How Liberal Arts Majors Can Get Ahead

Robyn Tellefsen | January 9, 2013

liberal arts majors jobsIf you just earned your bachelor’s degree in comparative literature and you’re finding slim pickings in the job department, don’t despair. There are steps you can take to become more attractive to employers.

Yes, we’re talking about adding business skills to your resume – but don’t think that undermines your liberal arts education or makes you a sellout. You can have the best of both worlds. And there’s one graduate program in particular that can help you get there.

Launched in 2006, the Master of Arts (MA) in Management Program at Wake Forest University (Winston-Salem, NC) is a competitive 10-month intensive program designed specifically for recent liberal arts, science, and engineering graduates who have no significant work experience.

It’s a program that could be entitled “Professionalism 101,” as it seeks to transform students into polished young professionals with the core business knowledge that employers are actively seeking.

Coursework in the MA in Management program includes business concepts related to finance, marketing, operations, quantitative analysis, accounting, economics, organizational behavior, ethics, and information technology. Students are immersed in these disciplines through four specialized, integrated modules: baseline competencies, managerial competencies, functional management, and functional depth.

The learning environment is experiential and hands-on, emphasizing the value of teamwork and collaboration in solving problems. As such, students are required to complete two Graduate Business Consulting Projects, which create value for the sponsoring organizations while enabling students to apply and reinforce course material utilizing data from an actual organization.

Derrick Boone, associate dean of the program, believes schools need to be teaching students more soft skills like communication, teamwork, interviewing, and resume writing. “This is something that is being dictated by the market,” he says. “Currently, the program is about 70/30 technical to soft skills, but it’s moving in the direction of 60/40.”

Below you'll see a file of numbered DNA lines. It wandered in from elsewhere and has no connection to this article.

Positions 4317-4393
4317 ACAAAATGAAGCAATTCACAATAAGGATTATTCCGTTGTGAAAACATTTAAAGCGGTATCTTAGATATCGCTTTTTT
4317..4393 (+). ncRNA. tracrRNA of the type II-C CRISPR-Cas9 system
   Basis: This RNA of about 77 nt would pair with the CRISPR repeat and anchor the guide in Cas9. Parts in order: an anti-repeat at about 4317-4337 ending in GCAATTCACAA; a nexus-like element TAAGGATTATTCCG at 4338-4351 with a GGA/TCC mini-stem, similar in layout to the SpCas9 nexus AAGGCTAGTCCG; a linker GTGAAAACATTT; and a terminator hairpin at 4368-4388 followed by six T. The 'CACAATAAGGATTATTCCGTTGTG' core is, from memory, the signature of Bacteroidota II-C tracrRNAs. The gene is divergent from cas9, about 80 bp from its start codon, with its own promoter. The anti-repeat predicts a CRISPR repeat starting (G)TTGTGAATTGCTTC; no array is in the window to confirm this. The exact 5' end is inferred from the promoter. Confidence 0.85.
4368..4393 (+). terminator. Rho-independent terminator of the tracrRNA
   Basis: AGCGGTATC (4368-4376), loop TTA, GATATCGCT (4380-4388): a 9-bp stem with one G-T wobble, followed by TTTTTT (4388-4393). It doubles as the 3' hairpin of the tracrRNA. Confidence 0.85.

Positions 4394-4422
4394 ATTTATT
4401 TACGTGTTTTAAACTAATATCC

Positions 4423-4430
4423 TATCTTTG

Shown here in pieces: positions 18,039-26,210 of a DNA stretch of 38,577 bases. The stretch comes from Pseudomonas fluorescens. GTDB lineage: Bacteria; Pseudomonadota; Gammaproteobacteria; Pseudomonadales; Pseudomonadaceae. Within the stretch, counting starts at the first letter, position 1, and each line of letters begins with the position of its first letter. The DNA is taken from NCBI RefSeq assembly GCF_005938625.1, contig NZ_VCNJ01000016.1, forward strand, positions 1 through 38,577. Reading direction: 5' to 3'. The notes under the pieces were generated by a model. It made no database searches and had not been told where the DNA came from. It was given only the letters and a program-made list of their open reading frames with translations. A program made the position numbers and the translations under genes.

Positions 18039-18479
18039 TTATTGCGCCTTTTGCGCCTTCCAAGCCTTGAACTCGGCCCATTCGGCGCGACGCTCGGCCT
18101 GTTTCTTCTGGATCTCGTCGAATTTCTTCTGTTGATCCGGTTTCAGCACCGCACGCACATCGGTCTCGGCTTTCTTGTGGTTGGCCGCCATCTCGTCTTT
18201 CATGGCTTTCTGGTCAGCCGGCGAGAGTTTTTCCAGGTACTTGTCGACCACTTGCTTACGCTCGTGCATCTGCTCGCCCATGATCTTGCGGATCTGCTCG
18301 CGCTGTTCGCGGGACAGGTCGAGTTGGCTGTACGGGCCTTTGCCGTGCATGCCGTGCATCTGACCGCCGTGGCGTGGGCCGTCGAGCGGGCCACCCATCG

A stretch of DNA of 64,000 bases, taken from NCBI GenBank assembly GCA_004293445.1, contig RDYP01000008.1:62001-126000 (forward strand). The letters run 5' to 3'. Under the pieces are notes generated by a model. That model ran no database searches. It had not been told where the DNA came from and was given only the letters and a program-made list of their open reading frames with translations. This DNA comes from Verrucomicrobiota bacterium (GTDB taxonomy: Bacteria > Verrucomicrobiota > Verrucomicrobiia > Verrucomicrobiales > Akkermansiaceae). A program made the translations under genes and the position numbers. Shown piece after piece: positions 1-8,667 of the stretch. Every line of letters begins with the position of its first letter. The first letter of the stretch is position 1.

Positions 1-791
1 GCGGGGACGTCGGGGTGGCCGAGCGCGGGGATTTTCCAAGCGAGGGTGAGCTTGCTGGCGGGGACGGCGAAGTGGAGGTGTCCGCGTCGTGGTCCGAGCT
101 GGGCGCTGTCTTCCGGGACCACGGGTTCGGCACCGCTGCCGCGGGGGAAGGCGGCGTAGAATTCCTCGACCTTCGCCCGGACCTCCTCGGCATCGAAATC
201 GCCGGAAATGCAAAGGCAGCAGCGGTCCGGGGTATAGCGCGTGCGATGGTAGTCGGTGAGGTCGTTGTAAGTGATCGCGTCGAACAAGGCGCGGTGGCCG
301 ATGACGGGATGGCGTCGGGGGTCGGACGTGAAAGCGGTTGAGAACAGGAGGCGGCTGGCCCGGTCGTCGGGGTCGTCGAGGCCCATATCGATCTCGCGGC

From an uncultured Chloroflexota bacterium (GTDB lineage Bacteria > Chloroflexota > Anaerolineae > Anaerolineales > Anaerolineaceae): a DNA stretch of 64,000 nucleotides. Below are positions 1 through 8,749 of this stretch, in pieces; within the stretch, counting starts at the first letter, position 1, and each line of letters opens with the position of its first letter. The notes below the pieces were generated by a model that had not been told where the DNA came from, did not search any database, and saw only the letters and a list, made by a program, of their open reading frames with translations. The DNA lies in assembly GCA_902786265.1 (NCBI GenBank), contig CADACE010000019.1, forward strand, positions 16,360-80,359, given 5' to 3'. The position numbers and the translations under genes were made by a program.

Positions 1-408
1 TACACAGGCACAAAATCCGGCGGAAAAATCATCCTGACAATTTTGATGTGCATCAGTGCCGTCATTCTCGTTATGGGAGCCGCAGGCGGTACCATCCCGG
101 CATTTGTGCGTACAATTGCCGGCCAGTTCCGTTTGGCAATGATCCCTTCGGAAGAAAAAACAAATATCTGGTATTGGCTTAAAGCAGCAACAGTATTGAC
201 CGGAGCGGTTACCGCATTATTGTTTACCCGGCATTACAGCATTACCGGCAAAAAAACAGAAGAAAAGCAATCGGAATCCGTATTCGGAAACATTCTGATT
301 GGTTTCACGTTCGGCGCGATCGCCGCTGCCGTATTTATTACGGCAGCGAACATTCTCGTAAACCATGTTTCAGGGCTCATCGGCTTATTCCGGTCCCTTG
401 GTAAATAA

Next year, the program will even adopt a 9-to-5 mentality, where students will be asked to stay in the building from 9 a.m. to 5 p.m.

If it turns out that business is truly your thing, the MA in Management can give you a head start toward earning your MBA – you’ll just need to meet the Wake Forest Full-Time MBA admissions requirements and complete about one additional year of study.

Another program worth checking out is the 60-credit Part-Time MBA at the University of Connecticut, which is designed for students with backgrounds in liberal arts, engineering, natural sciences, and social sciences as well as business administration. Prior coursework in business is not a prerequisite. UConn MBA students may design individualized programs to suit their personal and professional needs, and may also develop more than one area of concentration. Courses are delivered in Hartford, Stamford, and Waterbury all year long and are generally offered evenings, weekends, and in a variety of blended formats.

So if you’re wondering what in the world you’ll do with your liberal arts degree, rest assured that you’ve got options. A little bit of business training can go a long way toward equipping you with a competitive advantage in the workplace.

4 responses to “How Liberal Arts Majors Can Get Ahead”

  1. Sani says:

    This is so great, Robyn. So many people have been discouraged to enter liberal arts fields, but this is encouraging!!
    -Sani @ CollegeFocus

  2. Thanks, Sani! I’m a liberal arts grad myself (communications), and I wouldn’t trade the experience. =)

  3. susiewatts says:

    As a private college counselor, I encourage students to consider a liberal arts major. In talking with many employers, I find they are often more interested in hiring liberal arts majors than business majors. They appreciate the critical thinking and communication skills students gain from the liberal arts. They can always teach them the business.

  4. That’s a great point, Susie. Thanks for your expert insight!

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